Some Rockwood School District parents say they are heading to the Rockwood Board of Education meeting this evening. But they are not going due to something that is on the agenda. Instead, they plan to voice their concerns about the district's cancellation of the Drug Abuse Resistance Education program (D.A.R.E.).
As exclusively reported Friday on Eureka-Wildwood Patch, when Rockwood officials told police department heads at a Thursday afternoon meeting the traditional D.A.R.E. program would be eliminated for future school years. Patch sites also were the first to share the by late Friday evening.
During a recent segment on KSDK-TV Channel 5, it was reported a reason for eliminating D.A.R.E. was that police officers no longer could execute the program. Since inquiring from last week onward, Patch could not verify through police departments which, if any, had planned not to participate, though. In fact, local police representatives said they were just as surprised by the program being eliminated and that they believe D.A.R.E. is beneficial to area youth.
However, just this morning, Kim Cranston, Rockwood chief communications officer, said it was Chesterfield Police Department representatives who had indicated to the district they no longer would be able to provide a D.A.R.E. officer.
Chief Michael Wiegand, who initiated the D.A.R.E. program in St. Louis County with the district in 1988, said Thursday's meeting included the St. Louis County Police-Wildwood 6th Precinct, St. Louis County Police-Fenton 5th Precinct, St. Louis County Police-West County 7th Precinct, Ballwin Police Department, Ellisville Police Department, as well as his own in Eureka. He said all of the attending police teams provide D.A.R.E. officers to Rockwood schools.
Through yet a different model of collaboration, Wildwood city council members have covered the cost of D.AR.E. materials to Rockwood schools in that municipality for the past few years.
Out of Rockwood's 19 elementary schools, three are based in Eureka, four are based in Wildwood, three are based in Ballwin, two are in Ellisville, four are in Fenton and three are in Chesterfield. Additionally, both locations for the Center of Creative Learning are based in Ellisville.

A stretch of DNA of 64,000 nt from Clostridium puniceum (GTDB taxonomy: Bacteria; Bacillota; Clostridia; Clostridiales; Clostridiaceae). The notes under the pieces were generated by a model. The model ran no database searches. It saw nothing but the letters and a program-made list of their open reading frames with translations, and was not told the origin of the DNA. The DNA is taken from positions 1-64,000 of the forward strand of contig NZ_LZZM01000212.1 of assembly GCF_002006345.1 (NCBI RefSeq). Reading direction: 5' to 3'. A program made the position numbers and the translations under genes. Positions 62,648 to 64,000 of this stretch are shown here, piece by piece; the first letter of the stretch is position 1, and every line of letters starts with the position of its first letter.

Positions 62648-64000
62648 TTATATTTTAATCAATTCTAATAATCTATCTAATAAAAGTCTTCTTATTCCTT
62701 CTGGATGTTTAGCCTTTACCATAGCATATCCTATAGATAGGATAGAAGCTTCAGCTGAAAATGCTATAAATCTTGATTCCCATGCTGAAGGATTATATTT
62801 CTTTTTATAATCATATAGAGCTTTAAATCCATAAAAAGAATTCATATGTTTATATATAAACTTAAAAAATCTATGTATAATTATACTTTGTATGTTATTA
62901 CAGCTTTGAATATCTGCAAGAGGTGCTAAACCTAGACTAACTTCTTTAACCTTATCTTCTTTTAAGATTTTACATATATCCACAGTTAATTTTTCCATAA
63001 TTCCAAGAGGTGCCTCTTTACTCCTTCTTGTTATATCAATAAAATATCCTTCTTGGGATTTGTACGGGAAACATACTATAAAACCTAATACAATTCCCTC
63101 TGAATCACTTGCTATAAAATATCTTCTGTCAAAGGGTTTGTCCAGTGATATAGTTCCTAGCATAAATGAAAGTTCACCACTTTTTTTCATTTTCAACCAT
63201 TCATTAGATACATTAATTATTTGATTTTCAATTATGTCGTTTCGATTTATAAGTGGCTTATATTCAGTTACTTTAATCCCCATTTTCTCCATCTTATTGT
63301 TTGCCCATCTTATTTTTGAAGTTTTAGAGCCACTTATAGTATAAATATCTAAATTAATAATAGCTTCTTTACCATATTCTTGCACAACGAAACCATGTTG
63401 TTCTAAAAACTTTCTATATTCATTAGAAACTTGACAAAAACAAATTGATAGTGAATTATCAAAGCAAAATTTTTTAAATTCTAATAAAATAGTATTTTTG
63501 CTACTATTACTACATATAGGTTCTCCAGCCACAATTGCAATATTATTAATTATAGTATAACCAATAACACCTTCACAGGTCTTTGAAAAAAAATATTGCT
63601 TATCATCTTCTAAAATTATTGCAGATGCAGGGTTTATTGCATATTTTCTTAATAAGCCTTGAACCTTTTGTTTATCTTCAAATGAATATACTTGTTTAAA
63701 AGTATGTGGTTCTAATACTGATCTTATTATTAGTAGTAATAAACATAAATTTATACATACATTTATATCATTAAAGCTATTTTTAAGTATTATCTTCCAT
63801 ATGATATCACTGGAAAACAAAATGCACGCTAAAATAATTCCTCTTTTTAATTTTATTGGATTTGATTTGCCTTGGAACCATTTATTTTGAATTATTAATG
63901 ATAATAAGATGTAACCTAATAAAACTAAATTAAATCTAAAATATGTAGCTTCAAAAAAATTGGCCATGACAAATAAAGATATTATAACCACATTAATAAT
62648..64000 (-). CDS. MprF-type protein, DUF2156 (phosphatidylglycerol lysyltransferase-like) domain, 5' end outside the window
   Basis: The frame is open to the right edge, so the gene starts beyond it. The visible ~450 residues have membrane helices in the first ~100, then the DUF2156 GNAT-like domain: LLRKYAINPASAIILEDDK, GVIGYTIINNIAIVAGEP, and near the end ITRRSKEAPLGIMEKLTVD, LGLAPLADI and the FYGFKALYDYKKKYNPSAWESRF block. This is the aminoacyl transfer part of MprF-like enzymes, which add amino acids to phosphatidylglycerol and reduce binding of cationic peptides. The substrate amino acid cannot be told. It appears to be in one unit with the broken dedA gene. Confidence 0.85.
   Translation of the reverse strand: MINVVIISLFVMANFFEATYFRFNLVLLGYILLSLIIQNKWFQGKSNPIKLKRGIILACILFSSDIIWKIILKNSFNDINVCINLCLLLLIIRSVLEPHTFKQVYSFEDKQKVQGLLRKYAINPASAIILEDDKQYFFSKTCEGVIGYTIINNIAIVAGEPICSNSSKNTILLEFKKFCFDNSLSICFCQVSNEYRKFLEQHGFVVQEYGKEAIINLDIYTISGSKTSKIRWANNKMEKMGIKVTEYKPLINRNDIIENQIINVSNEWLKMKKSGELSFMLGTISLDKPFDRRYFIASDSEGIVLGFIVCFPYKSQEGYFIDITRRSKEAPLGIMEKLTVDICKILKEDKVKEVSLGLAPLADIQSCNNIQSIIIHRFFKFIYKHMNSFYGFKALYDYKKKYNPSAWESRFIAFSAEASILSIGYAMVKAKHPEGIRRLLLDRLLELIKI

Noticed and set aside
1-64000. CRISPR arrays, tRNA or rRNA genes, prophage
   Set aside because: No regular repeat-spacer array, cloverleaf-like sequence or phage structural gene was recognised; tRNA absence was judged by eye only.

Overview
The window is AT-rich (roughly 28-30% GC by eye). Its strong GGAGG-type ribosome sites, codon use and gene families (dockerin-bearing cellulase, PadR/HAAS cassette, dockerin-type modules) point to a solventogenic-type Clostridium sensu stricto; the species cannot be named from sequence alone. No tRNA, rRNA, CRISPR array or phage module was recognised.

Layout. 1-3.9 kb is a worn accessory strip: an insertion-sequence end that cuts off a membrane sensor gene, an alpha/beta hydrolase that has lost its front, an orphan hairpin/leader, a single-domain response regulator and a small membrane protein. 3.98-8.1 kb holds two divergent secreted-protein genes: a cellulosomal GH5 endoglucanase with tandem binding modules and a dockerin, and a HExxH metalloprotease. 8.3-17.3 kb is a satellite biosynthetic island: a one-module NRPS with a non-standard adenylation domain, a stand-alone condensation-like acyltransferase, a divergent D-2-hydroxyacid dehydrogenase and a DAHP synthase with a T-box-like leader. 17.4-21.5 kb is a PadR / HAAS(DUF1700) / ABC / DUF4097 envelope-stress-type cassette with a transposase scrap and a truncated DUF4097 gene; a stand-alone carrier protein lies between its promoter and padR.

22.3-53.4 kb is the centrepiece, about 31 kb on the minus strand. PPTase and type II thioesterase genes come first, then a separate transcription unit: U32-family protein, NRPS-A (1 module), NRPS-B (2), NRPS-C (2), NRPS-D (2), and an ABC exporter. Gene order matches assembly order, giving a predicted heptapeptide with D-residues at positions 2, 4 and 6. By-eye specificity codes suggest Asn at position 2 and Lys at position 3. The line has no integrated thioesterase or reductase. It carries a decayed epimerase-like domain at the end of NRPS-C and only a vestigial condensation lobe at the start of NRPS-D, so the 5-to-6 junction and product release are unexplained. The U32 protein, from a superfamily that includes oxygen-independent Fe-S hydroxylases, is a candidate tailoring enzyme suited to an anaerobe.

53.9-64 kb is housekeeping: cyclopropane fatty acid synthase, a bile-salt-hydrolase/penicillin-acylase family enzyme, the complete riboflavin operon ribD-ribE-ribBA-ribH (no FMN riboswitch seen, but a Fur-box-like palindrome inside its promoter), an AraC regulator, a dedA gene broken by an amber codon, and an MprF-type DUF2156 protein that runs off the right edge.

Eureka resident Julie Ziesemann, now a Rockwood parent but former D.A.R.E. graduate herself, said she hopes Rockwood officials will reconsider their position and decision about the program. She has been collecting comments and concerns from other Rockwood parents.
The open session portion of tonight's Rockwood Board of Education meeting begins at 8 p.m. It is only during that portion that patron comments can be heard. The meeting is being held at Crestview Middle School in Ellisville.
John Lindsay, DARE Americas vice president of development, said cancellations of D.A.R.E. programs do not appear to be any large national trend, even though budget challenges certainly are trickling from federal to state to local municipalities. He is responsible for D.A.R.E. activities in Texas, Oklahoma, Arkansas, Louisiana, Mississippi, Alabama and Florida. He said in fact D.A.R.E. programs in at least three of his states have grown this past year.
As a former police officer, Lindsay said budgets are about moving dollars around, but they also are about setting priorities. "If a police chief decides not to provide a D.A.R.E. officer any longer but puts her and him back out on patrol, that is not a cost savings to the department. It merely is an indication of communicating priorities, and is about officers doing something reactive, such as writing tickets, compared to something proactive, such as teaching drug prevention," he said.
Lindsay said effective drug-related education programs take at least a year to develop from a science- and research-based program. He said it also takes two to three years to study a new program and determine its effectiveness. "So I would wonder what type of research-based alternative program Rockwood has in mind, if they are going to implement something new next school year."
He also said non-researched, thoughtful drug abuse resistance programs potentially can cause children more harm than good, and open up the deliverers of the program to liabilities.